The Fourth Amendment and DUI Tests

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Albert Quirantes, Esq.

By: Miami DUI Attorney Albert Quirantes

Will the fourth amendment protect DUI suspects from being charged with an offense if they refuse to submit themselves to a breath, blood or urine analysis? It seems that the U.S. Supreme Court may be considering making a ruling that could have a major influence on DUI defenses nationwide.

At present, the situation varies across the different states, but generally, the law in Florida is similar to many other states in that if a person refuses to take a test for alcohol content, then they are liable to lose their license and the fact they refused to be tested can be used against them if the case goes to court. In fact, in most states, a driving license is issued under implied consent i.e. a driver has no “right” to a license. It is a privilege that he or she holds and that privilege can be withdrawn if they refuse to take a test for alcohol or drugs if requested to do so.

However, all that may be about to change if the U.S. Supreme Court rules that the testing of  a suspect for alcohol or drugs is equivalent to a “search” and is therefore subject to the issue of a search warrant. This would put it on a par with the requirement to show a search warrant if someone’s house is going to be searched.

If the Court rules on the matter, it would mean that if you are stopped and requested to take a breath test, you could legally refuse to do so unless the police officers have a search warrant to back up their request. You would be protected by the Fourth Amendment in the same way as you would be able to refuse officers to search your house if they wished to do so without a search warrant.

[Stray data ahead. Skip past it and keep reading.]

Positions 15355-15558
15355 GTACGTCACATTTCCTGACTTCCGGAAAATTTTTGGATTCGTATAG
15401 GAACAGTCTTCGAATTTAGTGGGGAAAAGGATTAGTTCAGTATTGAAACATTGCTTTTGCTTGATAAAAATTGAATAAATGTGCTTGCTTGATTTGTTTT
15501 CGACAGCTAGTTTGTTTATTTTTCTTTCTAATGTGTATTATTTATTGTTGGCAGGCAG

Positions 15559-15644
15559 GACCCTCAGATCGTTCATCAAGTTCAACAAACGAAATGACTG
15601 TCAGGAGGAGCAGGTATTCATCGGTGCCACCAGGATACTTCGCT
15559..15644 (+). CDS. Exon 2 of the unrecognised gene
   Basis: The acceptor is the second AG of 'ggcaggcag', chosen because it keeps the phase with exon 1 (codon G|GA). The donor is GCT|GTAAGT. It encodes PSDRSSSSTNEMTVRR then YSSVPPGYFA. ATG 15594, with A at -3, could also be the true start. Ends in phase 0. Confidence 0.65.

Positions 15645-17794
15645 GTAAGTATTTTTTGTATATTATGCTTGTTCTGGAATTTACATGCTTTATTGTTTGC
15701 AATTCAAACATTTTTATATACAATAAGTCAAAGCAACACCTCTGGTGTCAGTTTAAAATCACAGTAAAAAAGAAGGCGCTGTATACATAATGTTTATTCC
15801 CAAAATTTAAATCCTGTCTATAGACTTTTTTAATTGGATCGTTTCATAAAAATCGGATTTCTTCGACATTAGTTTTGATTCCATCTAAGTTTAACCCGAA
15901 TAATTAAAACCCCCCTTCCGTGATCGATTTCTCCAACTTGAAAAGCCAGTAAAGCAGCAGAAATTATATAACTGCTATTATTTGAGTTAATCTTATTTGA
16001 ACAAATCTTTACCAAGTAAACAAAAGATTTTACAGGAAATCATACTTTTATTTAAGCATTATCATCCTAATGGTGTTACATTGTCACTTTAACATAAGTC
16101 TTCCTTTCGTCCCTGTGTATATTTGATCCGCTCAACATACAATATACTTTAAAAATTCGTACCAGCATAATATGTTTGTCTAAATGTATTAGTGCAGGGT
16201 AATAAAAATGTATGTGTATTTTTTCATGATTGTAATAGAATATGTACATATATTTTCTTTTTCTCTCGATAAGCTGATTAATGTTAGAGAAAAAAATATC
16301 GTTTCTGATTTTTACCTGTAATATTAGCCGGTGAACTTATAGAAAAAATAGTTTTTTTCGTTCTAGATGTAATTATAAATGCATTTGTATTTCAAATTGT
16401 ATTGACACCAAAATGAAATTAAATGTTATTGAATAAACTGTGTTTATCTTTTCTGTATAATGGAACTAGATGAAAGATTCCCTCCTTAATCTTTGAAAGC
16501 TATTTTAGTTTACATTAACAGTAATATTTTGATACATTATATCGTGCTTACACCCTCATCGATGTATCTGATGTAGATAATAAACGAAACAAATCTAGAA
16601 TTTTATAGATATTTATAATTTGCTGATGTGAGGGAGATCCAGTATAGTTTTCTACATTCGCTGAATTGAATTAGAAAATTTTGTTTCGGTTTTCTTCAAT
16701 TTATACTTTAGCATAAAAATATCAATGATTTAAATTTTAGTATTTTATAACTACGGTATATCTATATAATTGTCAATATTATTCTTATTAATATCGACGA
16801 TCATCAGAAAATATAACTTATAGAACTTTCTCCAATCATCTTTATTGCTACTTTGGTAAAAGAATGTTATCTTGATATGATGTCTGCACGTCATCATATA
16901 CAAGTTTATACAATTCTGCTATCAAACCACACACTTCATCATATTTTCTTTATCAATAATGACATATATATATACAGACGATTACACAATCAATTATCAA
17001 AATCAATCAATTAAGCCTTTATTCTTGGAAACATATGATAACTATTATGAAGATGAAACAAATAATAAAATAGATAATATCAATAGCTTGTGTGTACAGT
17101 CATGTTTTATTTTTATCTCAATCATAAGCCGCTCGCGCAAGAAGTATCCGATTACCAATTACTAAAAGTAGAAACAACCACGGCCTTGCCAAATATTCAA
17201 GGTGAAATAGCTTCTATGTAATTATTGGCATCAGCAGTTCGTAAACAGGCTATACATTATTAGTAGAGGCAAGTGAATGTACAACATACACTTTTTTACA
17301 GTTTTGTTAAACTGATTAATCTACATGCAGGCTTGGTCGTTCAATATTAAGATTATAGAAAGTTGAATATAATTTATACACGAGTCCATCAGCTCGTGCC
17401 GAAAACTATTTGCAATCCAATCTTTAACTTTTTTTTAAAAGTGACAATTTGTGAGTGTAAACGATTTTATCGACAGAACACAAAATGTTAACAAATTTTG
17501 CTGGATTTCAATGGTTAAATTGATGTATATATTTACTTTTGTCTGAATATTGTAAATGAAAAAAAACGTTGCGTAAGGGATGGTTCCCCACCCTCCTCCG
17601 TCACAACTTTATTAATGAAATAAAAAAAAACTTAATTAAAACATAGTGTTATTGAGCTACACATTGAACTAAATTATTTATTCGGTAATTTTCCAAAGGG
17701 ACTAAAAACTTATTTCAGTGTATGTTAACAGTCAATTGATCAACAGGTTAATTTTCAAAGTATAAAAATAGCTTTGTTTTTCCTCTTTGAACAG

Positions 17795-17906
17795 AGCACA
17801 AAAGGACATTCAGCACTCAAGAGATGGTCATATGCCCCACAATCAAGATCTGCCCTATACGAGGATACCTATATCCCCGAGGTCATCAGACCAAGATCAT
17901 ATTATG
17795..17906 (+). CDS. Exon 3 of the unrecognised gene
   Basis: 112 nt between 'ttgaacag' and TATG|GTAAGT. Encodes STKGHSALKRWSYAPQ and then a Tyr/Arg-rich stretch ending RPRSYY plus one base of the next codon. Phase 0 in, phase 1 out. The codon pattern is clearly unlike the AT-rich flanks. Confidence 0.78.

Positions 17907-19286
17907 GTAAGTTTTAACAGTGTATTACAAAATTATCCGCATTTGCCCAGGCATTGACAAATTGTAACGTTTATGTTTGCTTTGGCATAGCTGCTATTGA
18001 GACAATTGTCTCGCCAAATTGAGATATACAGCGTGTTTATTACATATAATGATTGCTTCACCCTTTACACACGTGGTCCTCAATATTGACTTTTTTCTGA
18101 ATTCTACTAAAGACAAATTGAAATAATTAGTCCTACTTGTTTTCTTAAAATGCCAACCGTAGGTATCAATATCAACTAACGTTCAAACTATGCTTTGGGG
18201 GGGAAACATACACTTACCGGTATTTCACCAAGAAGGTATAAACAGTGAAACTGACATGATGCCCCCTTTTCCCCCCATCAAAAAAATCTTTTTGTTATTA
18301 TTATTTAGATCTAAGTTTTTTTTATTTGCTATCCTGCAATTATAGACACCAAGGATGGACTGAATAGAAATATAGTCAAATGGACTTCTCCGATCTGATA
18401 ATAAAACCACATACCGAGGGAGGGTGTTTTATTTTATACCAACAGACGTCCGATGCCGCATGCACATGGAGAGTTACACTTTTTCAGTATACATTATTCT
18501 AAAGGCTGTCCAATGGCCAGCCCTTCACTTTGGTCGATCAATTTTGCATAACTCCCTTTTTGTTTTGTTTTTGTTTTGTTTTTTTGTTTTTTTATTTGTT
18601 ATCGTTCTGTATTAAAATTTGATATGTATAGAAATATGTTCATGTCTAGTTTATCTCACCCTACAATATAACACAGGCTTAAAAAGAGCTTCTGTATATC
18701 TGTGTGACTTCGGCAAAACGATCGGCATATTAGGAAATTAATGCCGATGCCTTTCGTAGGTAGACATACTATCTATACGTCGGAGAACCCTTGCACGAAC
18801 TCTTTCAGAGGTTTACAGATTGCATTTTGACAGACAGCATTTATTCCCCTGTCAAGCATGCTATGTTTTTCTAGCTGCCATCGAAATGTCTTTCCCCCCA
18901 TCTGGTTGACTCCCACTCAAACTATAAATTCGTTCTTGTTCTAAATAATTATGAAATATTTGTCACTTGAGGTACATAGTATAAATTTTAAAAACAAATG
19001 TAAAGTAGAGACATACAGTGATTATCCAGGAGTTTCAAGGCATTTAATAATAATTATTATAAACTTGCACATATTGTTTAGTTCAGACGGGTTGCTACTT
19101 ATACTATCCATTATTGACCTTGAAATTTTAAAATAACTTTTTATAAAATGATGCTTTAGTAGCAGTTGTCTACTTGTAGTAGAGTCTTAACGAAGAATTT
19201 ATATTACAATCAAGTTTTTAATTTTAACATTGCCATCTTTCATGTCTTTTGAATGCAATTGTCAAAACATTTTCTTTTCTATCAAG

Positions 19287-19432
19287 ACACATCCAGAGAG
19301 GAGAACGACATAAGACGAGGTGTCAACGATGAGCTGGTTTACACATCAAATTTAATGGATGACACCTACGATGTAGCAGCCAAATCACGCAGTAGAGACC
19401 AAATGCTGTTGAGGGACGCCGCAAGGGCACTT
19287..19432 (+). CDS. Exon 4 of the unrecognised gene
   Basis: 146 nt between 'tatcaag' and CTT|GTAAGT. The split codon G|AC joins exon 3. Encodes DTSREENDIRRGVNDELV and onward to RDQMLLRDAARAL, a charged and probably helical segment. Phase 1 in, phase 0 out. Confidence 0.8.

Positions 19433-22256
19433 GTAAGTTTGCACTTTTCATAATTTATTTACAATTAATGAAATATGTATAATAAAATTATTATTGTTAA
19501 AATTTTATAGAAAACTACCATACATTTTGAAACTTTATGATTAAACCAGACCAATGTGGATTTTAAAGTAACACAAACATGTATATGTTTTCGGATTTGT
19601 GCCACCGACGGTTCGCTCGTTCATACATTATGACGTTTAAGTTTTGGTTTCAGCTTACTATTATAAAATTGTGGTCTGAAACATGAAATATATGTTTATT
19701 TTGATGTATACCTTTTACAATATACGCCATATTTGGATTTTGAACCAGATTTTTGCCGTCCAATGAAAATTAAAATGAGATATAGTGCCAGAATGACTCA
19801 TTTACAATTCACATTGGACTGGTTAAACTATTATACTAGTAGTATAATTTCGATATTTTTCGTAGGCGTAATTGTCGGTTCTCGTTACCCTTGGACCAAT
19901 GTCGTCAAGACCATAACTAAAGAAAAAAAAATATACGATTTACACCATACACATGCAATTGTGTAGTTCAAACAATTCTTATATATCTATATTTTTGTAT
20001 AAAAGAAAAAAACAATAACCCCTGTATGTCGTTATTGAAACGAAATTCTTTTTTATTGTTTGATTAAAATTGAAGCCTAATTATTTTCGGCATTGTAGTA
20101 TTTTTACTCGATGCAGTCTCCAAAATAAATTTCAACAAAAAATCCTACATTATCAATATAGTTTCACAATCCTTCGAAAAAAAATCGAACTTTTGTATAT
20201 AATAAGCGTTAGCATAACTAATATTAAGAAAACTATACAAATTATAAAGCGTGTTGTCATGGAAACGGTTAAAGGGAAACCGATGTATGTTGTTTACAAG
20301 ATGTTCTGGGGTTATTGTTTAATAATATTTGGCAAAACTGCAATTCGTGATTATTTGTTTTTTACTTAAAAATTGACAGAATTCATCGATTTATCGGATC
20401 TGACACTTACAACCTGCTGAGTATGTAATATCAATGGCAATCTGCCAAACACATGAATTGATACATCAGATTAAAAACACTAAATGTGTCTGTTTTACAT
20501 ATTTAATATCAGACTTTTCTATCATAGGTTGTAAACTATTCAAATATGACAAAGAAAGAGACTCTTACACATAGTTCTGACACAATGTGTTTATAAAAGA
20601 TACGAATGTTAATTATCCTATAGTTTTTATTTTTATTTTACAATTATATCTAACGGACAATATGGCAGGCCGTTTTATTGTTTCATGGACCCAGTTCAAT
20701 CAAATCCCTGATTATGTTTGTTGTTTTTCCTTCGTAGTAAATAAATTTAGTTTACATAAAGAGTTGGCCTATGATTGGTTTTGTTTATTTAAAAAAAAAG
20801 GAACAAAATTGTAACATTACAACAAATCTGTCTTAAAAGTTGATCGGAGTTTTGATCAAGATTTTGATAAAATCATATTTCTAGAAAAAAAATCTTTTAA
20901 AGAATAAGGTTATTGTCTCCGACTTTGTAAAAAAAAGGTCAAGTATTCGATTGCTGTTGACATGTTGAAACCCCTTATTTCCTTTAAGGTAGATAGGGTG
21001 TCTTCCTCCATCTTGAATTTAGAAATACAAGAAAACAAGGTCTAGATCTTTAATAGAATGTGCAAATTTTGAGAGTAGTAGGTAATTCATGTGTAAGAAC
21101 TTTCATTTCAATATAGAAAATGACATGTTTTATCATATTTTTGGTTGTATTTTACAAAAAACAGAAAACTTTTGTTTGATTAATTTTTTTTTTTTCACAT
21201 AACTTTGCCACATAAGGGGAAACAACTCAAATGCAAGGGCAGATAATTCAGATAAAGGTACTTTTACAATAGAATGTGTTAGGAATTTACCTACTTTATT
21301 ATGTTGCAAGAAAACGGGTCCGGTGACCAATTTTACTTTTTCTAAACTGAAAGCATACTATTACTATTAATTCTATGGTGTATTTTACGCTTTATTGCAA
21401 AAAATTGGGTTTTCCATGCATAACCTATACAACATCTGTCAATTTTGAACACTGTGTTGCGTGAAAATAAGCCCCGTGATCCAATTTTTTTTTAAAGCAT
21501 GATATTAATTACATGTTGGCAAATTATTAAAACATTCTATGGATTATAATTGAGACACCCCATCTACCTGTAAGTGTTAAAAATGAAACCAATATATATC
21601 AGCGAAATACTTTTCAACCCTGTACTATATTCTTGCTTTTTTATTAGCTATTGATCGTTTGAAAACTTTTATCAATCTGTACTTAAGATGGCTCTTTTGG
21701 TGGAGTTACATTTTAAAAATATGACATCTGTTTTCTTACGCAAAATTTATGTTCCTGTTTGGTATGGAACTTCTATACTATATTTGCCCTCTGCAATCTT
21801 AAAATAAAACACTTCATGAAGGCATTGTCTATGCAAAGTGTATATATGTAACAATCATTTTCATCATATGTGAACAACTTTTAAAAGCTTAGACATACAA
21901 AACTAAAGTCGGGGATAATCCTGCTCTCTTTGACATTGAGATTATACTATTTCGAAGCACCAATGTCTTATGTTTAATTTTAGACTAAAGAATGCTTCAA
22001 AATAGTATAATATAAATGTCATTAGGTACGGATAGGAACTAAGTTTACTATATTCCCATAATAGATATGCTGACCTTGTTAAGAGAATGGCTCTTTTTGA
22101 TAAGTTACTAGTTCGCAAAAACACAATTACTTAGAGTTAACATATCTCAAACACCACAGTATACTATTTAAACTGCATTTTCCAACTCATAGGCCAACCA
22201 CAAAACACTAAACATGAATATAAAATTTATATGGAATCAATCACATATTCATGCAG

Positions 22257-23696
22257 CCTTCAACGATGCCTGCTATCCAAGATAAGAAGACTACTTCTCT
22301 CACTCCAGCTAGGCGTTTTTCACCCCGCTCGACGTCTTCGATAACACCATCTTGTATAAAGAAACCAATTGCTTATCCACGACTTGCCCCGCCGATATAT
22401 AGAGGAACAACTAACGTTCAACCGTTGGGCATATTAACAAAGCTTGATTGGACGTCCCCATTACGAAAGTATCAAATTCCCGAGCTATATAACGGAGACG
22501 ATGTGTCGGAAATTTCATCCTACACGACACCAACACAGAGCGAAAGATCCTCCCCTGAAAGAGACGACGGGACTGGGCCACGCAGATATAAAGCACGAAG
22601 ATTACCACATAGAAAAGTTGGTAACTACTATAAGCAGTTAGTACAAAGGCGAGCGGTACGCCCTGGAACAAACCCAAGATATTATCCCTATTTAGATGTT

If it was legal to refuse a test without a search warrant, it would also be illegal for your refusal to be admitted as evidence in a DUI case. As far as the driver’s license is concerned, this is a different matter as the implied consent ruling that you signed as a Florida drivers license holder still makes it a condition that you “consent’ to a test if asked to do so to keep the license. The situation with your license is more complicated. Under Florida law, a first refusal means your license will be revoked for 12 months. If you refuse a second time, you could then lose your license for 18 months and may be charged with a misdemeanor which is a criminal charge. The legality of this will also then be questionable if the U.S. Supreme Court rules on the need for a search warrant. This is because Florida courts have held that the exclusionary rule, which deters police officers from engaging in illegal conduct when conducting a stop or arrest, is applicable to Florida Formal Review of License Suspension hearings, just as it is in criminal cases.


The states have not all been consistent on alcohol testing. The Supreme Court of Hawaii recently ruled that a refusal to be tested for alcohol was inadmissible because it contravened the Fourth Amendment. The U.S. Supreme Court will be making a ruling on three new cases, one from Minnesota and two from North Dakota. Each of these cases is to be tested on whether refusing to be tested without a search warrant is admissible. It is the result of their ruling that could affect all other states in the event of an appeal. So, those interested in whether the 4th amendment constitutional right against unreasonable searches and seizures is applicable to breath, blood or urine tests should be watching for the Court’s decision on this blog.

Increase your knowledge! If you want to know more about how to resolve the problems you face when charged with a DUI, criminal offense, or traffic ticket in Florida, then you can follow Albert M. Quirantes – Ticket Law Center, A Criminal & DUI Defense Law Firm on FacebookTwitter, or Google+.

If you have any questions about this or any other DUI or criminal defense accusation, call Miami DUI Defense Lawyer Albert Quirantes at: 305-644-1800 or visit our homepage for a direct link to the office or a text message or a map and directions to our office.

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